Summer book

Foreword:

It’s taken a full 7 years 8 months 17 days to publish this blog, from the depths of a drafts folder on a blog I rarely even think about, though the experiences I had and the memories I made in Korea live with me every day since. I’m sure I’d like to come back at some point and give a little retrospective on my time since writing my previous forlorn post, and maybe fill in some of the blanks I left between posts.

No doubt I was too busy jamming just as much kimbap into my mouth as possible, marvelling at the urban sprawl, desperately trying to learn Korean, or whatever inane crap floated around my mid-20-year-old head at the time, to actually maintain a decent narrative. It certainly wasn’t with any concern for spell checking. Right now I can see that I wrote the word “peninsular” in the first paragraph and large red lines now loom underneath. Perhaps that’s more an inditement of the technology available at the time. I now live by the sayso of Grammarly and Google Docs.

Anyway, here comes the blog, I’m going to interject some narrative too. We’re starting at a completely jarring moment which resoundingly did not happen three minutes ago in 2018. Enjoy:

About three minutes ago a Korean teacher complained of the heat and declared that real summer was here. We’ve had a calendar month chequered with blazing sun and thunderous rain, but this confirmation by a native is enough to convince me that now the struggle starts. I’m not typically good with heat,  let alone humid, humid heat on the Korean peninsula.

To the ends of cooling myself down, I’ve bought a few short sleeved shirts. One was a bit too thin and didn’t leave much under it to the imagination. Sad face. I’m wearing a probably too colourful shirt I bought from Uniqlo. This coupled with my recent haircut which relieved a surprising number of grey hairs (I’ve had a few since I was 13, it’s not a big deal), every time I catch myself in the mirror, I feel like my own uncle.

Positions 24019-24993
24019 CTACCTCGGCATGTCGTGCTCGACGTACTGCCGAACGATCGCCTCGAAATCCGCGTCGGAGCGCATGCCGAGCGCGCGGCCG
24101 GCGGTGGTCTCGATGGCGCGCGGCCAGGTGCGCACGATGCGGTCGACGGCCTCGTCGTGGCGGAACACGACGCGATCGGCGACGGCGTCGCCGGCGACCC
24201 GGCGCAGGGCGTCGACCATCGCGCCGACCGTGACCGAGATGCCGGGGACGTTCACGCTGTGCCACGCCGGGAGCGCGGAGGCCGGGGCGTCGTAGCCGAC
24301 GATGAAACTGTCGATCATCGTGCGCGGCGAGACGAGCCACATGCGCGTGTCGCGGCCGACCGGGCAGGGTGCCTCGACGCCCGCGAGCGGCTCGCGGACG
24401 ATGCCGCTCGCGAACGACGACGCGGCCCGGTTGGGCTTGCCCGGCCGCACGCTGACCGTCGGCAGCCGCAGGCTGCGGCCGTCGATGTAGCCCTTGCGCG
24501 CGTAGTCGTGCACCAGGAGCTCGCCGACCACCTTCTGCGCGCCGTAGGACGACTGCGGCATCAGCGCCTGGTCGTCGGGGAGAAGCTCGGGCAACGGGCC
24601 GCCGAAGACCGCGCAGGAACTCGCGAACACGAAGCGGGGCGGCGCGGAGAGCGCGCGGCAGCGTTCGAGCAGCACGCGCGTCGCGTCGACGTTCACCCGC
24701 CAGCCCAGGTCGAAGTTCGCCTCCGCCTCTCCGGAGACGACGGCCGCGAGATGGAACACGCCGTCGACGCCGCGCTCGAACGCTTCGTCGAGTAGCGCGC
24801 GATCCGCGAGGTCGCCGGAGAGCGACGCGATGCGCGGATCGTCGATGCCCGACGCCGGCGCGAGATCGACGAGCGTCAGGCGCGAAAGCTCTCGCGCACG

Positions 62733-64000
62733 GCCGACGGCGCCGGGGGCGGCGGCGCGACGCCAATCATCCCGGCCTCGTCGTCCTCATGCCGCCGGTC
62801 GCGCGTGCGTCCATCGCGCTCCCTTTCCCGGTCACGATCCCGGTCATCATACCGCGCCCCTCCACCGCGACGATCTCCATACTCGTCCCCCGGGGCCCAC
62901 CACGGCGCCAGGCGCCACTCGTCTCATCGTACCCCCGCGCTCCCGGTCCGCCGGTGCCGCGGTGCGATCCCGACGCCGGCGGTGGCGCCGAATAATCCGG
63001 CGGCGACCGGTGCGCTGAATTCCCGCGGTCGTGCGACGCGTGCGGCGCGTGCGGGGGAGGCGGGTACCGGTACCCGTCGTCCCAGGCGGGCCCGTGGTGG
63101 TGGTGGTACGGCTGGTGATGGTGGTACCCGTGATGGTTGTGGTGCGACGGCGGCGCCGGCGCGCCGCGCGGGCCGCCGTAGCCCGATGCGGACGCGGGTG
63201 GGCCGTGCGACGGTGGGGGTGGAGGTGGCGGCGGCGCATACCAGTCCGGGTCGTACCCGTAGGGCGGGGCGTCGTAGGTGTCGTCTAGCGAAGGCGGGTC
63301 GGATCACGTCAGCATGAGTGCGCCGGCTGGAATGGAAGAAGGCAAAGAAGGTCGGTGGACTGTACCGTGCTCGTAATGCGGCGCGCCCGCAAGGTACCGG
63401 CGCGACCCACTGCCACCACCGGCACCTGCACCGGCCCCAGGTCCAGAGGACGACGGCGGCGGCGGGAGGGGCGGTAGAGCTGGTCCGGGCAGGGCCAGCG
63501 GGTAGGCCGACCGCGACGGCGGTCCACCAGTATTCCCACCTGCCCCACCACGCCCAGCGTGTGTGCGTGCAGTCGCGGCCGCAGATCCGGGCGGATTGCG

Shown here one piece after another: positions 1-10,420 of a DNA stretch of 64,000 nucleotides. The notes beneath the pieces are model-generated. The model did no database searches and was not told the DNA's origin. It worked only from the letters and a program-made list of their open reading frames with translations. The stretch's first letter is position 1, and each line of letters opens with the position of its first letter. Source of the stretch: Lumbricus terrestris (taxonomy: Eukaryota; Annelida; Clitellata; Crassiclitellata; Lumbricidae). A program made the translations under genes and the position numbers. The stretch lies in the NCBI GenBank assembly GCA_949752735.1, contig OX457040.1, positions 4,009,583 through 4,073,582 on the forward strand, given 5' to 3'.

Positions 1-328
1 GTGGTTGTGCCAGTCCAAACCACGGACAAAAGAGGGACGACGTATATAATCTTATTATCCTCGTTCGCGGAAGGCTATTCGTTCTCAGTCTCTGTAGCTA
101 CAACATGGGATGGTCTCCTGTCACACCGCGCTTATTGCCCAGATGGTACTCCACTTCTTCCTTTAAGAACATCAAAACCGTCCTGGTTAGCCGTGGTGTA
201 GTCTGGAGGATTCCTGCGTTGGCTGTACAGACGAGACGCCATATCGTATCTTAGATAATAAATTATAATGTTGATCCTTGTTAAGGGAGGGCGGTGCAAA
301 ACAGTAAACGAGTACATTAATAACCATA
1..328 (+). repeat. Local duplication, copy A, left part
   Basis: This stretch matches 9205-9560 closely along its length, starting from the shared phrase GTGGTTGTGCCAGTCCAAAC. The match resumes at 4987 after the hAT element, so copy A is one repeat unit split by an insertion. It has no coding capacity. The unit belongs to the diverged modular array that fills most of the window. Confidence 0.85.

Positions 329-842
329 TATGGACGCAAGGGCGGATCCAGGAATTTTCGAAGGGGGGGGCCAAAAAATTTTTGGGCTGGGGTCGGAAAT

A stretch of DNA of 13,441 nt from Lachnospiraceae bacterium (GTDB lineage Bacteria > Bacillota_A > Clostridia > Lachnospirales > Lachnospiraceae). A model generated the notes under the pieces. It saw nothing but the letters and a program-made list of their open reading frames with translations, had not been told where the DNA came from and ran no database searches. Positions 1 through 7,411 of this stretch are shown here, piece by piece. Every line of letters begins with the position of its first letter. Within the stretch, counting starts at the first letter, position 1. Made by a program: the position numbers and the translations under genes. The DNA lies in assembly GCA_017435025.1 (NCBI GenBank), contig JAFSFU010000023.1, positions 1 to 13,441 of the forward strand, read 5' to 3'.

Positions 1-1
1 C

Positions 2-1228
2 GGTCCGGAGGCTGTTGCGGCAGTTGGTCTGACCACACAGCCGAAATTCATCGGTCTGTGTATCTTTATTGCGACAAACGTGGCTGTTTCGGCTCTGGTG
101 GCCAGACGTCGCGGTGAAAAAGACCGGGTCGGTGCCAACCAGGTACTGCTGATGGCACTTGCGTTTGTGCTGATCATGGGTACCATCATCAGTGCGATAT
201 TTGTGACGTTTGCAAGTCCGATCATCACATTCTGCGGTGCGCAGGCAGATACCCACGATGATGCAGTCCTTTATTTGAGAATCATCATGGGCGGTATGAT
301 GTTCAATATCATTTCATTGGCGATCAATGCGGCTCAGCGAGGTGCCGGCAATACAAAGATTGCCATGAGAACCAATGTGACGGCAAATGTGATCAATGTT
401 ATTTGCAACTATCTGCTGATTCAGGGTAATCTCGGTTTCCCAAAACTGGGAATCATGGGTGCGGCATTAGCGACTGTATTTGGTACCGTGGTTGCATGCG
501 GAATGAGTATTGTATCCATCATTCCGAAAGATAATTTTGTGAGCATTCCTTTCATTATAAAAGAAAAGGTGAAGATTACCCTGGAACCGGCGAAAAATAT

I have decisively leant-in on the white hair (it was never grey), there is plenty of it running through my still dark hair and I now have something of a shock of it in quite a large beard I wouldn’t have dreamt I could grow back then.

It’s probably something to do with having (nearly) a year of activity in a foreign country, but I feel like my life is speeding up. I’m getting a yearning for a real, career job. Some sort of path. Surely, to quote Dylan Moran, I’m just a tall child holding a pint of beer.

While not even being in “real” employment beyond the level of temporary office bod, I had lurching future career panics. For a while last year I was utterly convinced that I’d gone wrong at A-Level and should have followed the path of the photographer. I still feel like that’s a career I could really live. I’ve gone through the long wait to get enough money to study a Master’s course in a field of Biology. I’m interested in London but still haven’t quite got the necessary cash together, let alone the inclination to live there. Every time I’ve been it just seems to be teeming with rude people.

I got there! I went back to Uni, got a MSc in Biological Photography at Nottingham with the incredible £6k I managed to save in Korea. After a few paid photo gigs decided that actually I prefer sitting around in an office so I became a graphic designer. That was via marketing, which was, in fairness, fucking dull.

Change of subject

The Koreans

I just finished reading the above book. I read it in my usual fashion of torturing myself over a couple of pages for about a month (or longer) after buying it then falling headlong into a pattern of addictive reading over the course of a week.

And here’s where the blog originally ended. Quite the fascinating review, I wonder what it was that I was going to say. Looking back at the book, I reference it every so often when talking about Korea (to anyone who can tolerate me doing that any more), and I have just discovered to my delight that Michael Breen has just (well, last year) written a new book, which was an insta-purchase over on Amazon.

Perhaps I’ll come back to the blog once I’ve read that to give a more full analysis.

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